Aug 11, 2022
The Top 10 things Most People Don’t Know about Autism
For your educational pleasure and to put the awareness back into autism awareness month, I present to you “The Top 10 things Most People Don’t Know about Autism”.
What is Autism Spectrum Disorder (ASD)?
Autism is a developmental disability that causes social, behavioral, and communication challenges. Autism is called a spectrum disorder because there is a wide range of types and severity of symptoms experienced by someone who has an ASD Diagnosis.
Autism is one of the most prevalent childhood diagnosis
Autism is one of the most common diagnosis received in childhood. Symptoms typically present before the age of 3. The most recent statistics from the CDC say that 1 in 59 children have been identified as having autism with males being 4x more likely to be diagnosed. Autism equally effects people of all races, ethnicities, or socioeconomic groups.
There is no “look”
There are many prevalent stereotypes that people associate with autism. Aggressive, non-verbal, socially withdrawn, and lack of eye contact are one set of examples of how individuals who have autism are perceived. Many people also think of individuals who rock back and forth, walk on their toes, flap their hands, and cover their ears. Thanks to “Rain Man”, another autism architype is someone who is routine obsessed, doesn’t show emotions, and is a savant, or extremely talented at recalling information and math.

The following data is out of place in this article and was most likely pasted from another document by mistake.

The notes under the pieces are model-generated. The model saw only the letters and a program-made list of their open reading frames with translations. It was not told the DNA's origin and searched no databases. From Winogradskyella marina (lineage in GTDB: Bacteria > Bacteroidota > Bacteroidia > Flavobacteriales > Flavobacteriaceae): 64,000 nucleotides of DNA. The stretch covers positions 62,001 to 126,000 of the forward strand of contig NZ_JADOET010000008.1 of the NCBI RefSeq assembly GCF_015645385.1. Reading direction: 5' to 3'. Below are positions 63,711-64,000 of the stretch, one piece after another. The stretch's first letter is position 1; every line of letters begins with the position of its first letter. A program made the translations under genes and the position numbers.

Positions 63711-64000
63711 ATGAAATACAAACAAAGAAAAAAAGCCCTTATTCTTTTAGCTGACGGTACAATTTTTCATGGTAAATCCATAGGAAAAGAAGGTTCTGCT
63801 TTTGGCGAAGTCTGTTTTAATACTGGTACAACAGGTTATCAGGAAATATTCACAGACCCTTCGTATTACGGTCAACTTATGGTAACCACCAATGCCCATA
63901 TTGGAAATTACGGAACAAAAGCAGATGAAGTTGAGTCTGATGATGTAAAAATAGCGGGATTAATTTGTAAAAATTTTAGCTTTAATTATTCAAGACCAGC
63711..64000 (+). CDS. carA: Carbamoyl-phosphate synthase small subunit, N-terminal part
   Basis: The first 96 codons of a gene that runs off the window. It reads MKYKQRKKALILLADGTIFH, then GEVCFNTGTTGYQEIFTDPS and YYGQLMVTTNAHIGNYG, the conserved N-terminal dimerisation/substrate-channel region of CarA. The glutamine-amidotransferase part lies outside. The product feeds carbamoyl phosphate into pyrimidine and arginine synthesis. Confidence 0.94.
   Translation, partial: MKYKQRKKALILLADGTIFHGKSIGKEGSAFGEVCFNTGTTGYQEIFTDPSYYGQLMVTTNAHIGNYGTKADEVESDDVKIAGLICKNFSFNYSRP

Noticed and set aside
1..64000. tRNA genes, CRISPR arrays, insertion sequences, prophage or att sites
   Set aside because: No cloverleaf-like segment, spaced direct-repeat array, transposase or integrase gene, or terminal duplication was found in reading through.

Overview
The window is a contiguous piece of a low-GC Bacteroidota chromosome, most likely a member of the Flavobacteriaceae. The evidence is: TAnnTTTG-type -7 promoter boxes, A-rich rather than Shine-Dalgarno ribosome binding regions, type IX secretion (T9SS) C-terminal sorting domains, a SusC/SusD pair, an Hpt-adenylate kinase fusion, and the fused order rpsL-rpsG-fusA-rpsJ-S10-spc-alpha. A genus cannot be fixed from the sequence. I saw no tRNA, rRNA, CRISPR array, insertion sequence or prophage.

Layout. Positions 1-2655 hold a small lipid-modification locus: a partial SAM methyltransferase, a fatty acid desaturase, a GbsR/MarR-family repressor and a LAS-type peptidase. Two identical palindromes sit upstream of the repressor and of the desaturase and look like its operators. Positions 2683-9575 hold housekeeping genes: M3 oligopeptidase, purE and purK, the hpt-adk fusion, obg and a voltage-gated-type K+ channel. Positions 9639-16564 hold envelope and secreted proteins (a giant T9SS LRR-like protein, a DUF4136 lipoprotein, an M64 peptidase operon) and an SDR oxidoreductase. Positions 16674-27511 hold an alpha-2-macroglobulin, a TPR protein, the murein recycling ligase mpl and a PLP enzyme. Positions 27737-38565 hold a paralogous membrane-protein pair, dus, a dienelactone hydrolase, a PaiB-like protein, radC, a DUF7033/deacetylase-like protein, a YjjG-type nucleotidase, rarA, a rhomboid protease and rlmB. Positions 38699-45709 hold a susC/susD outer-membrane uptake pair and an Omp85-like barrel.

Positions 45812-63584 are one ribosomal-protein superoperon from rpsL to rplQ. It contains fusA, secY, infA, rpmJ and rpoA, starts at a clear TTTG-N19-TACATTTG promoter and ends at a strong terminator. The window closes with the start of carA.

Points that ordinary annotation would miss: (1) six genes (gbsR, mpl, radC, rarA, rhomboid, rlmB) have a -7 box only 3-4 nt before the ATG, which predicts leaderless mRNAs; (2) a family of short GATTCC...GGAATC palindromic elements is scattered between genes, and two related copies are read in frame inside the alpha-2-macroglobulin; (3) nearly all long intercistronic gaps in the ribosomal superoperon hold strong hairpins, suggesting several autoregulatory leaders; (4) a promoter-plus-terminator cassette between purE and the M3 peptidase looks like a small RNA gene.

Is there any truth to these descriptions?
There is a common saying in the autism community “If you’ve met one person who has autism, you’ve met one person who has autism”. What this means is that some people you may meet who have autism could present with one or more of these symptoms. However, there are many people who have an autism diagnosis who “look normal” and make eye contact and are interested in talking to others. This does not mean that they are any “less” autistic then an individual who perseverates on car wheels, stands too close to people when they talk, and has difficulty transitioning between activities. To read more about what autism looks like check out these articles https://www.huffpost.com/entry/photos-that-show-what-autism-looks-like_n_58e51d91e4b0917d34763222/amp and https://www.theatlantic.com/health/archive/2016/03/what-does-it-mean-to-look-autistic/475287/
No magic “pill” or cure
Just as there is no known cause of ASD, there is also no cure. There are many treatments and therapies that have been marketed to the autism community as potential cures. Some are dangerous, such as Bleach Therapy, some are expensive, and some have not been proven effective.